Scott Cram Inner circle 2678 Posts 
Quote:
On 20031229 01:41, Steven Steele wrote: Who needs statistics? Well, we in Nevada do. No, not just the casinos for their obvious need to properly study probabilities, but everyone who lives in the state of Nevada. As long as the casinos keep figuring probabilities properly, they keep raking in money. And as long as the casinos keep raking in money, Nevada doesn't have to turn to individual citizens for a state income tax! 
bobmcmathman New user Arizona 43 Posts 
You guys and gals probably don't care, but I'm going to tell you a little story anyway. It came back to me when reading S. Steele's post above, and seeing the “!” factorial sign. I was a math major in college until coming up against the factorial on a number theory midterm (worth 50% of the class grade). The question, which I remember to this day 25 years later, was, "How many numbers between 100! and 1000! are evenly divisible by 7?" I had no idea, and I realized sitting there contemplating the sure “F” I was going to get in that class that I really didn't care what the answer was. It was the only time in my education I was forced to write my name on a blank exam, turn it in, walk out, and never look back. (I definitely did get an F in that class.) I'm now in medicine, not math. But I still enjoy mathbased effects, and have always wanted to know the answer to the above factorial question. Do any of you have any ideas? I suppose I could work it into a magical effect if I just knew the answer.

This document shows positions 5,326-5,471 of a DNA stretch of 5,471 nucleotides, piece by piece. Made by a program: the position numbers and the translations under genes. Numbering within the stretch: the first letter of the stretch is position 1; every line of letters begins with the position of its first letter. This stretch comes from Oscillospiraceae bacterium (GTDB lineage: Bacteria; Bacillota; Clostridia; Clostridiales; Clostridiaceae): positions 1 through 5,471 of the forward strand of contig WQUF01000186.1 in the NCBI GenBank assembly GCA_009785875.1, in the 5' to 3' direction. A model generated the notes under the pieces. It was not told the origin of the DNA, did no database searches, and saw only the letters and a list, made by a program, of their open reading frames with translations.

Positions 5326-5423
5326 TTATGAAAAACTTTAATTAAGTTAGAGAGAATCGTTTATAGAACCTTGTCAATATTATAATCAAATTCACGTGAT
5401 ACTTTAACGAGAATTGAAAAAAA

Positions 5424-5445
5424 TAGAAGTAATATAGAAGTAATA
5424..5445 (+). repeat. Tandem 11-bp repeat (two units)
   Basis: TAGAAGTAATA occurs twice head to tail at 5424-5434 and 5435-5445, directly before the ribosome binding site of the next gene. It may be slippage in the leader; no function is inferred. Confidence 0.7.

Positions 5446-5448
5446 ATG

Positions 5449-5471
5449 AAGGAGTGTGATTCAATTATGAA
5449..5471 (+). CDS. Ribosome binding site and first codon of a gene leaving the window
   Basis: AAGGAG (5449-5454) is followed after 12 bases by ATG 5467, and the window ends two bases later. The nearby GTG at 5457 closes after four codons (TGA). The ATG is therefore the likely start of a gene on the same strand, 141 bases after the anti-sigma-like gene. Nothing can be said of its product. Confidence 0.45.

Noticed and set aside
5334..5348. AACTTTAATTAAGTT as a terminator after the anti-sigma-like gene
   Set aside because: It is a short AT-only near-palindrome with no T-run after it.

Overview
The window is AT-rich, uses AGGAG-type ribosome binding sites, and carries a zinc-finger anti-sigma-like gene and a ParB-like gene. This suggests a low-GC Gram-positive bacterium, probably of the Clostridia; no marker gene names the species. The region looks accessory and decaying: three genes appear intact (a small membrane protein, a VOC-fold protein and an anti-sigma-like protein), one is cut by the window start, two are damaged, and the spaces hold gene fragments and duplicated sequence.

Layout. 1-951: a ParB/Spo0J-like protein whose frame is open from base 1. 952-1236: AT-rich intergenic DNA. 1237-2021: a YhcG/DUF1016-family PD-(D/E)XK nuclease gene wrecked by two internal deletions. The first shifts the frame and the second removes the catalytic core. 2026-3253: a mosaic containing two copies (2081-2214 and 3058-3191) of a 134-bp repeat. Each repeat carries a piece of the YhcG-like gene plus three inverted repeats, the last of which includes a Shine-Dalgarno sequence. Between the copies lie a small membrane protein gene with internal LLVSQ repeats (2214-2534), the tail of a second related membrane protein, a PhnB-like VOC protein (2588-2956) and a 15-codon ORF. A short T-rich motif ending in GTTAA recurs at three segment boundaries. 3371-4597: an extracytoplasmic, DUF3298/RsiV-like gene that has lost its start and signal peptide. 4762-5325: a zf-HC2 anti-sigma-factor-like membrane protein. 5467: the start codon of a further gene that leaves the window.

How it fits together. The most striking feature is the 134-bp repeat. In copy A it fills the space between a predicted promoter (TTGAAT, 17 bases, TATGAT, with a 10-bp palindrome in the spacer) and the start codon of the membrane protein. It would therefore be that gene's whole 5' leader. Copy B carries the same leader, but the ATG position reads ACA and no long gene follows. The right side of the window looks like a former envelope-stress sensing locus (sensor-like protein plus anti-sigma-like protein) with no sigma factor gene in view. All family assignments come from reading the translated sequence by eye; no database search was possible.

Bob 
0pus Inner circle New Jersey 1739 Posts 
When I first ran into factorials, I thought the “!” meant you had to shout the number: ONE HUNDRED! ONE THOUSAND!
0pus 
landmark Inner circle within a triangle 5156 Posts 
Every number between 100! and 1000! is divisible by 7. Think about it . . . they all have a factor of 7 because by definition all those numbers begin 1x2x3x4x5x6x7 . . .
Rest easy, Jack Shalom
Click here to get Gerald Deutsch's Perverse Magic: The First Sixteen Years
All proceeds to Open Heart Magic charity. 
hoodrat Veteran user Southern California 384 Posts 
I had to take Statistics in college as a requirement. It was difficult!! And not my favorite class. I'm more of an English, writing, reading literature kind of person. Nonetheless, I enjoyed reading the probability posts above. It is interesting stuff!

JasonEngland V.I.P. Las Vegas, NV 1707 Posts 
Quote:
On 20040203 21:48, landmark wrote: The initial problem clearly wanted to know how many of those numbers were EVENLY divisible by 7. Not all of those numbers are. For instance, while 100! might be evenly divisible by 7 (it does indeed have 7 as a factor), the number 100!+1 could not be. And I'm sorry to say, 100!+1 lies between 100! and 1000!. Now, had the question been how many of the numbers 100!, 101!, 102!, 103!...1000! are evenly divisible by 7, then you would be correct Jack. Jason
Eternal damnation awaits anyone who questions God's unconditional love. Bill Hicks

TomasB Inner circle Sweden 1144 Posts 
If we count 100! and 1000! there are (1000!100!)/7+1 numbers divisible by 7. This number is extremely large so I can at least give an approximation. The extra 1 and 100! are small in this context so 1000!/7 is a very good approximation. The Stirling Approximation says that ln(n!) is approx nln(n)n, where ln is the natural logarithm (I'll call the decimal logarithm "log" later). So ln(1000!/7)=ln(1000!)ln7 which is approx 1000ln(1000)1000ln7. Now to get this into base 10 I'll multiply by log(e) and get about 2565, so the number we seek is of the order
10^2565 and I'll applaud anyone that can write down the exact number. /Tomas 
landmark Inner circle within a triangle 5156 Posts 
Quote:
Now, had the question been how many of the numbers 100!, 101!, 102!, 103!...1000! are evenly divisible by 7, then you would be correct Jack. Right, Jason. I misread the problem! Jack
Click here to get Gerald Deutsch's Perverse Magic: The First Sixteen Years
All proceeds to Open Heart Magic charity.